February 24, 2012

The Cryptic Potoo Bird

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Long-tailed Potoo (Credit: Jeff Cremer)
Not all nights in the Amazon are pitch black. When the full moon takes to the sky, it can even become light enough to see shadows inside the rainforest. On nights such as these, you barely need a flashlight in the clearings or along the shore of the river. Certain birds also call more often during the full moon.

Spectacled and Tawny-bellied Screech Owls can be heard as they call near the lodges. Spix’s Guan, a large arboreal turkey-like bird, frequently calls on nights such as these. Some of the strangest sounds, though, are made by the potoos. Bizarre, nocturnal birds that are rarely seen during the day, they reveal their presence with eerie vocalizations that carry for long distances. The Common Potoo (Nyctibius griseus) gives a mournful series of whistled notes that go down in scale. The huge Great Potoo (Nyctibius grandis) utters loud squawks and a deep guttural sound that has frightened many a guest and given rise to folktales throughout its range. Deep inside the forest, the strange call of the Long-tailed Potoo (Nyctibius aethereus) is also occasionally heard.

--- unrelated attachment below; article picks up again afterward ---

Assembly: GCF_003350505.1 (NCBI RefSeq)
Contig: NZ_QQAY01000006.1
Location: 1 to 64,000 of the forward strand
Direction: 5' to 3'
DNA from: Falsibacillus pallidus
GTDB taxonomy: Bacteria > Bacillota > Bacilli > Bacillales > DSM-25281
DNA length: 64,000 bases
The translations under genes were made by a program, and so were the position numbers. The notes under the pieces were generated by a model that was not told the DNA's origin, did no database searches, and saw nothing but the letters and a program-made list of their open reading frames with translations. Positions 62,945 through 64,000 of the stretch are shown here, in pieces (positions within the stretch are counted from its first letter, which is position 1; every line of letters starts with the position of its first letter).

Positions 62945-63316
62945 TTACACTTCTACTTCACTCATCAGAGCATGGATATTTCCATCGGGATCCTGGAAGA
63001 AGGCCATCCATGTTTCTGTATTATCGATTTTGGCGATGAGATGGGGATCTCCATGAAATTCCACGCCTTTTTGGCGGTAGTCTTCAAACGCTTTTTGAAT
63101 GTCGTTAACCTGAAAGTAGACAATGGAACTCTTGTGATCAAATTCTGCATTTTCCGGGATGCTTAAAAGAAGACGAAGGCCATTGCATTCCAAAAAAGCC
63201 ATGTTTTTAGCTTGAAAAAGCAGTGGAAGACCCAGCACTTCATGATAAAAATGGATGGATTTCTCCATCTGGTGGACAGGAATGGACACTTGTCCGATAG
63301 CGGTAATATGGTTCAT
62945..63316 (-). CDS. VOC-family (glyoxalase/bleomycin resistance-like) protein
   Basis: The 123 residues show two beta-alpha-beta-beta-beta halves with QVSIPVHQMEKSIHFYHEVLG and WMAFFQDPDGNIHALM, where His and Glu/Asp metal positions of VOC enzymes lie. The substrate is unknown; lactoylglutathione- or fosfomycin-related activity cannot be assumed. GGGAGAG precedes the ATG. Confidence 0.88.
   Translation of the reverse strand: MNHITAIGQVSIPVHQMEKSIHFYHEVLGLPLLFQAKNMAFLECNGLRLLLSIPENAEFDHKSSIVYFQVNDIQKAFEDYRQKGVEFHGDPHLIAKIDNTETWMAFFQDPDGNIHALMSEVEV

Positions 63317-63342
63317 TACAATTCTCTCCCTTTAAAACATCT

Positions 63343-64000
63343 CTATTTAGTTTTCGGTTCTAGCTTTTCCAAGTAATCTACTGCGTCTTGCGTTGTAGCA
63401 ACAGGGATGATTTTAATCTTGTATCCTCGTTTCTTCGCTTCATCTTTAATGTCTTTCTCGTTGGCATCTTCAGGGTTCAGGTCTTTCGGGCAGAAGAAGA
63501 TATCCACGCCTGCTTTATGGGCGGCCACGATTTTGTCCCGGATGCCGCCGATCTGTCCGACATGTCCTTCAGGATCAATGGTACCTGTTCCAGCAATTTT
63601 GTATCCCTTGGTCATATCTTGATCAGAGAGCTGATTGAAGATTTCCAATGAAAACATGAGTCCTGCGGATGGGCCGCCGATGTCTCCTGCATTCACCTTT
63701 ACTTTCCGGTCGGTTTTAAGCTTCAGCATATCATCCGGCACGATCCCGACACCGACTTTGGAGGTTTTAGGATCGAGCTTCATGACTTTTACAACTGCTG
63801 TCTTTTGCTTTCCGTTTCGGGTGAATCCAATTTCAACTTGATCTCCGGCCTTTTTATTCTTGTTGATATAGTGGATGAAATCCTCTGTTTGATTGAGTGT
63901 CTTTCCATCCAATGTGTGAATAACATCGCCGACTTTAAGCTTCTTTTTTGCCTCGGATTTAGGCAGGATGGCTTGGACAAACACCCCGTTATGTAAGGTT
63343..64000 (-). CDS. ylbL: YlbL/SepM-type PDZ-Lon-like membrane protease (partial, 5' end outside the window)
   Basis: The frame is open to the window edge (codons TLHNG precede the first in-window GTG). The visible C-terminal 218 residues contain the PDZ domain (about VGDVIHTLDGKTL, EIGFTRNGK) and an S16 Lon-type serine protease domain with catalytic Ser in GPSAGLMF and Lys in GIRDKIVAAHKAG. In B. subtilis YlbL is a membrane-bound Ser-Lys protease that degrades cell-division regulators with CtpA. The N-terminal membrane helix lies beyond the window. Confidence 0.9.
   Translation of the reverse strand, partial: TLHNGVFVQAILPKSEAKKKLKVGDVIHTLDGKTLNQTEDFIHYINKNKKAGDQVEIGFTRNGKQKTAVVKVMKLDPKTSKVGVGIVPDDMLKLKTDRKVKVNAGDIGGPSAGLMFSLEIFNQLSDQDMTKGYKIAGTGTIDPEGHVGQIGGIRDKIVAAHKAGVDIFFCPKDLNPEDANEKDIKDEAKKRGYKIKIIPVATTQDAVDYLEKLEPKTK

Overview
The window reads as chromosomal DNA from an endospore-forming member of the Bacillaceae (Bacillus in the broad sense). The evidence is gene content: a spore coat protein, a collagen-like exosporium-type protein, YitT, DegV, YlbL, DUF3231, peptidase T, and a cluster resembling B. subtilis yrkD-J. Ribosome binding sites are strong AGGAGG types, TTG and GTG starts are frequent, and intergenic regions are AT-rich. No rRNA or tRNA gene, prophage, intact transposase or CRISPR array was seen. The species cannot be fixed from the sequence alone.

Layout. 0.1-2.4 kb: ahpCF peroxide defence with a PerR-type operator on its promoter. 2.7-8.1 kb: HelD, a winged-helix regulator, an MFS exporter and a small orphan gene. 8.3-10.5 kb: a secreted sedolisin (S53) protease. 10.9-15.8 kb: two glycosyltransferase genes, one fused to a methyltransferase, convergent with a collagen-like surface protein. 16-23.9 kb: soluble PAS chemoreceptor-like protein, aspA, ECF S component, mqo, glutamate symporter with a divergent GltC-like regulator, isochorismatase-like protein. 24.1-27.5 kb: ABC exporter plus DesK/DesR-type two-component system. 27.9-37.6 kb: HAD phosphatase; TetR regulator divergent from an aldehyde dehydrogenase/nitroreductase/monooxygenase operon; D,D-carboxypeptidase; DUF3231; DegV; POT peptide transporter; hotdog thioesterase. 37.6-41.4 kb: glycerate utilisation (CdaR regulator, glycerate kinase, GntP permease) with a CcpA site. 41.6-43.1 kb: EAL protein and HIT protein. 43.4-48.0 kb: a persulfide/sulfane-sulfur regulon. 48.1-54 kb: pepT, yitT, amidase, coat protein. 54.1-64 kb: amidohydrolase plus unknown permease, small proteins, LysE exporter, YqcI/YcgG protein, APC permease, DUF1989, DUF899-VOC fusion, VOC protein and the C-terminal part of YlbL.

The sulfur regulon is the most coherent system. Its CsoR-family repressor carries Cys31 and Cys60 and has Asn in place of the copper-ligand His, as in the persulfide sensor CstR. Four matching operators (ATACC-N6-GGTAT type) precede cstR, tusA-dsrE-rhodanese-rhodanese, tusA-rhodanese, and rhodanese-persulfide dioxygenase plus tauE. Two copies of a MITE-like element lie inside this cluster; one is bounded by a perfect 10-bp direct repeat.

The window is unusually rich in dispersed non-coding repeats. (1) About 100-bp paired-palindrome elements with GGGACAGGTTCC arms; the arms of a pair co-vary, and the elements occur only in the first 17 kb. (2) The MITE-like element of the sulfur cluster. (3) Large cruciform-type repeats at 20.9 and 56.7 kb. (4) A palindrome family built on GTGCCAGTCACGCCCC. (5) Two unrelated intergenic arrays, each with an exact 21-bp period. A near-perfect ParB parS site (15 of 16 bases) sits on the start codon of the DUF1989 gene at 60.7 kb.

Here are some facts about these strange fascinating Amazonian creatures:
  • Potoos have highly cryptic plumage: Potoos are only active at night and thus sleep during the day. Like most other nocturnal birds, they also have plumage that acts as camouflage and gives them the appearance of a piece of tree bark or broken off stump.
  • Wide, large mouths: Although potoos have small beaks, their mouths are huge. They have such wide, large mouths to aid them in catching moths, beetles, and other insects during the night.
  • The Common Potoo cries for the moon: According to legend, the call of the Common Potoo is the mournful lament of a spirit in love with but separated from the spirit of the moon.
  • No nest: Potoos do lay a single egg but place it in the nook of a branch or broken off stem instead of building an actual nest made of sticks.
How to see potoo species when visiting Tambopata on an Amazon adventure tour:
  • Ask guides about sites for potoos: The guides who work for Rainforest Expeditions make efforts to keep up on recent sightings of monkeys, eagles, frogs and other interesting animals such as potoos. If the roosting site of a potoo is known, they will be happy to show you one of these strange birds.
  • Watch for them on moonlit nights: Since potoos tend to call more on clear, moonlit nights, they are also easier to locate at such times. Listen for their calls and see if you can go on a night walk with a guide to track them down. Great Potoos often call from and perch on snags that stick up above the forest canopy.
  • Look for odd lumps on branches: Although it is very difficult to find potoos during the day, “lumps” on branches and the tips of dead snags occasionally turn out to be roosting potoos after carefully checking them with binoculars.

    Hear potoos call during the Amazonian night and look for them during the day on a tour to the Peruvian jungle with Rainforest Expeditions.

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